At my church, Seaford Baptist, our pastor has started a new series examining different passages that people often claim as their “favorite scriptures.”
I do remember several weeks back, he conducted a social media poll asking folks to share their favorite Bible verse. In fact, he referred to that poll this morning at the beginning of his sermon–and he spoke of how most people shared a favorite verse, but a couple of people completely disregarded the rules and shared, um, several. I have no idea who that might have been.
Except, of course–yeah, guilty. I have no favorite passage. There are scriptures that I gravitate to more often than others–John 6:68, the end of Habakkuk 3, John 20, Psalm 4, Psalm 38, the verses I read each morning during study/prayer time–the list is long.
I wonder if part of the reason my list is long, is because it bugs the heck of me when one verse is yanked from scripture and slapped on a coffee mug, t-shirt, or cross-stitched and hung on the wall. I’m probably way-too-judgemental and critical about that.
But, here is my reasoning. When we cherry-pick words that make us “feel” something, we can completely and totally miss their meaning. Without understanding the context surrounding words, and the overall environment in which they sit, serious errors can be made. Or, maybe it isn’t always a serious error, but overarching truths can be missed, or truth can be watered down.
Have I been guilty of this? Absolutely. I imagine that even the most astute theologian has fallen prey to this at one time or another. Maybe early in their relationship with God–but my guess is that even, on occasion, after they have been at their theological pursuits for a while.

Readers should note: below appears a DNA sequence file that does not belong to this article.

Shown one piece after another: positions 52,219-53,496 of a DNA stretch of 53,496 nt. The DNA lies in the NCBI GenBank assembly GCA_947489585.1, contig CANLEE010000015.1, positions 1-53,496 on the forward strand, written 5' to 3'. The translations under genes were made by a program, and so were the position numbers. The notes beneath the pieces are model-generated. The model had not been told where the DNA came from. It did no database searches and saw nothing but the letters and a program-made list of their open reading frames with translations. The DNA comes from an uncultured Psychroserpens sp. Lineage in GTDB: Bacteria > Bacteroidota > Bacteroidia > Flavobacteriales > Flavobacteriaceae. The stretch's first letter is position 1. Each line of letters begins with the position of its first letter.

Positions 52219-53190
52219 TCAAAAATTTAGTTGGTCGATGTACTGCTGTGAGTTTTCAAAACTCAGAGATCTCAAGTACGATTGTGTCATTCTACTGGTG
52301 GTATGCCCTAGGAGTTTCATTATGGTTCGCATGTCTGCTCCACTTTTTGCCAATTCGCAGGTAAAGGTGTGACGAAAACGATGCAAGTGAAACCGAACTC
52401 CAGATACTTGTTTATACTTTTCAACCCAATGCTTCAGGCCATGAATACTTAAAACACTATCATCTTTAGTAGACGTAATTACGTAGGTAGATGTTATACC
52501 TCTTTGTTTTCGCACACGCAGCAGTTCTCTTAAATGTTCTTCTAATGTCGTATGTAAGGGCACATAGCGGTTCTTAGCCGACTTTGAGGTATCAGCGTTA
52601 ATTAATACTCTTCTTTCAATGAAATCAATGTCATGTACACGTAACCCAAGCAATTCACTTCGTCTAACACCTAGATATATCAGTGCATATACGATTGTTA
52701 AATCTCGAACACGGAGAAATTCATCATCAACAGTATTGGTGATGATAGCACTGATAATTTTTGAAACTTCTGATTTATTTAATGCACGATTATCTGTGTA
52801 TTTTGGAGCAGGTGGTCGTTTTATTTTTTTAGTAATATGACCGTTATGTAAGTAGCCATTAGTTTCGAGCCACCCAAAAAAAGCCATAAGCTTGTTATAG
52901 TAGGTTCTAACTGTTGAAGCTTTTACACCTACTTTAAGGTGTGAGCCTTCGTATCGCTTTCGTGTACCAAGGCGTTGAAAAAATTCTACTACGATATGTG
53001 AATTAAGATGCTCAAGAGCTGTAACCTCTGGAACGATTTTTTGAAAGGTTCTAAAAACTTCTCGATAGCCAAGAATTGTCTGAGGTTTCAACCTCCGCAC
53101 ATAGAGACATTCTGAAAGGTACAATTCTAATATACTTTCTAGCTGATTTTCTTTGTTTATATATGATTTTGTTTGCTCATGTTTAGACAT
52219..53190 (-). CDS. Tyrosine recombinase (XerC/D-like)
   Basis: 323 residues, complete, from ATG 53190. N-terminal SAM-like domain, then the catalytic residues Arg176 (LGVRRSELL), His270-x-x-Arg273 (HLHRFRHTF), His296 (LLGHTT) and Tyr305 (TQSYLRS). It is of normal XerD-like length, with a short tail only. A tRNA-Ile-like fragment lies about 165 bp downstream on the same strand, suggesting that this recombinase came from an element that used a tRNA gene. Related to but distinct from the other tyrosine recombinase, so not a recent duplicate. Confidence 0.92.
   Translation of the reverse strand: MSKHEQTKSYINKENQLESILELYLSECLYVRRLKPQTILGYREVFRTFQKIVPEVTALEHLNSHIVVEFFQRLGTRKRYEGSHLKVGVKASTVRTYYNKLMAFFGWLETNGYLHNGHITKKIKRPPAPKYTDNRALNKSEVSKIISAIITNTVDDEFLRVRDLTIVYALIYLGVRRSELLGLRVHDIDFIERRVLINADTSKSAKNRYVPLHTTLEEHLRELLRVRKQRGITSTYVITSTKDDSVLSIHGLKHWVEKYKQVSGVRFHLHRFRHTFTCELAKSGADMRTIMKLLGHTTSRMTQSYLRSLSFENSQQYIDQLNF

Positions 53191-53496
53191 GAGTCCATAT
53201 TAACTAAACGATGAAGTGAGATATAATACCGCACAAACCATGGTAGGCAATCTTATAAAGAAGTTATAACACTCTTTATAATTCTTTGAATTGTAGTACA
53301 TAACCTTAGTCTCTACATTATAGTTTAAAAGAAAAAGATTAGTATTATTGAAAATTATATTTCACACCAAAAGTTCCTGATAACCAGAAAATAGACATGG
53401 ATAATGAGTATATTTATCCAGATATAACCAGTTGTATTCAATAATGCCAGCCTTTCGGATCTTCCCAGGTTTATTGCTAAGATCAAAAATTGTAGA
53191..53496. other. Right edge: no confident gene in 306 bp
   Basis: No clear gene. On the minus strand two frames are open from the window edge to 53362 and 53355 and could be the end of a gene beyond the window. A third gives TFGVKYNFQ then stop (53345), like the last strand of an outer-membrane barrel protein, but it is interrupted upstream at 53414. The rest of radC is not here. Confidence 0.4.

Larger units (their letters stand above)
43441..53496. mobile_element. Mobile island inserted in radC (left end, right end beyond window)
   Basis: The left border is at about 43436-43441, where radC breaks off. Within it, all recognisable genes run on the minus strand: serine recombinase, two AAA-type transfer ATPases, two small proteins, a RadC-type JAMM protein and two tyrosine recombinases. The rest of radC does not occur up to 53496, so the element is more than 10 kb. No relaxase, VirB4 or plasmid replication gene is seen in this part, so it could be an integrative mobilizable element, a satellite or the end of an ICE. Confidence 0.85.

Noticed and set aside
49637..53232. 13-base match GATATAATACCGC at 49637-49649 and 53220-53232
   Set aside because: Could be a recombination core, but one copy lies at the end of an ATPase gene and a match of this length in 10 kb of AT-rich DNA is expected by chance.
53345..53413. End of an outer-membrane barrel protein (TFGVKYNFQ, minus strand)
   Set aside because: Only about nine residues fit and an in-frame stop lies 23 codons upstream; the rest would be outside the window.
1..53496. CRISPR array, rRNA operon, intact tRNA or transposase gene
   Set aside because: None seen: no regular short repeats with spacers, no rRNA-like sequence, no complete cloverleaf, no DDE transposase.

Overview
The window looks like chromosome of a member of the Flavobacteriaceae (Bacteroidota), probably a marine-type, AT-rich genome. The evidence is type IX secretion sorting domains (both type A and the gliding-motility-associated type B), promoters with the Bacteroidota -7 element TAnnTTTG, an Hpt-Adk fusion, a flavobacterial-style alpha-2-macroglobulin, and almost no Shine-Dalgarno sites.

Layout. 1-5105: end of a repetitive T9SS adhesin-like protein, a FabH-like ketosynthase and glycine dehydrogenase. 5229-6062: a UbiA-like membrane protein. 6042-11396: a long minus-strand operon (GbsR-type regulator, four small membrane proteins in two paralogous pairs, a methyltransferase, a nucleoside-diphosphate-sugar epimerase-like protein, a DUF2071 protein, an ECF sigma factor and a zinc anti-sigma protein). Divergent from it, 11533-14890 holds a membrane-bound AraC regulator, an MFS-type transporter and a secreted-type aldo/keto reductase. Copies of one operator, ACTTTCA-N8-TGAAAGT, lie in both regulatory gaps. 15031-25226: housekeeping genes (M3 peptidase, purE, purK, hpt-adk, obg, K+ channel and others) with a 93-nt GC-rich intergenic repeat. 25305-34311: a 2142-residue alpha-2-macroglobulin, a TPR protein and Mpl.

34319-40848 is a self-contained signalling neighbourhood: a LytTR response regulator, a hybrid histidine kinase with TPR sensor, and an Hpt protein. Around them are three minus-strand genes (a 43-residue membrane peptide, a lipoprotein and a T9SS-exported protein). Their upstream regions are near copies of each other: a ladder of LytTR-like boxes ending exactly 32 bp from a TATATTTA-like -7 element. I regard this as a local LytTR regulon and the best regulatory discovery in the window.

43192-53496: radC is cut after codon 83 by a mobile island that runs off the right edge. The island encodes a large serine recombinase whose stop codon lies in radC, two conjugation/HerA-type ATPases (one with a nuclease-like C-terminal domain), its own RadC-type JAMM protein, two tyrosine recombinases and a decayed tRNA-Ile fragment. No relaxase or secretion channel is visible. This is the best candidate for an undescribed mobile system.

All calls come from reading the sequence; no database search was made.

It takes careful thought and consideration not to be pulled in the direction of the tendency. And I certainly do not always take the time to put in careful thought or consideration. I get lazy. Or I get in a hurry. Or, I’m searching for something in the moment to ease my soul, so I’ll grasp at words and apply them like a band-aid. But those kinds of reactions do not produce long-lasting or effective work on either my brain.
But, I have also found that when I take the time to carefully consider not just the words themselves, but also the audience, the environment, the situation, and the words surrounding the words I am reading (in other words, context), then I end up experiencing true soul work–the kind of scripture work that produces lasting surgery on the sin and griefs and doubts and cold-heartedness in my soul. And mind. It’s the difference between setting a broken ankle and slapping a band-aid on it and thinking that will “make it all better”.
Surgery hurts. But it is also necessary sometimes, in order for health to occur.
What does any of this have to do with mourning ostriches?
Not much, really. Absolutely nothing, actually, except that our pastor shared a fantastic verse from Micah that had my girl and I giggling up in our balcony seats. He shared it as an example of a verse that probably is not anyone’s favorite. The passage, actually, is quite, quite serious. Found in Micah 1, it’s a prophesy of coming destruction. Not giggling material. But goodness, ostriches are funny creatures, and the idea of an ostrich in mourning struck us both as hysterical. I suppose you had to be there.
And, stemming from that, we’ve effectively used the term “mourning ostrich” 4 times throughout the day. I believe it will become a part of my odd crew’s regular vocabulary. As in, “Stop your whining, you mourning ostrich!” And, “Quit moping, mourning ostrich!” And, “I wanna bury my head like a mourning ostrich.”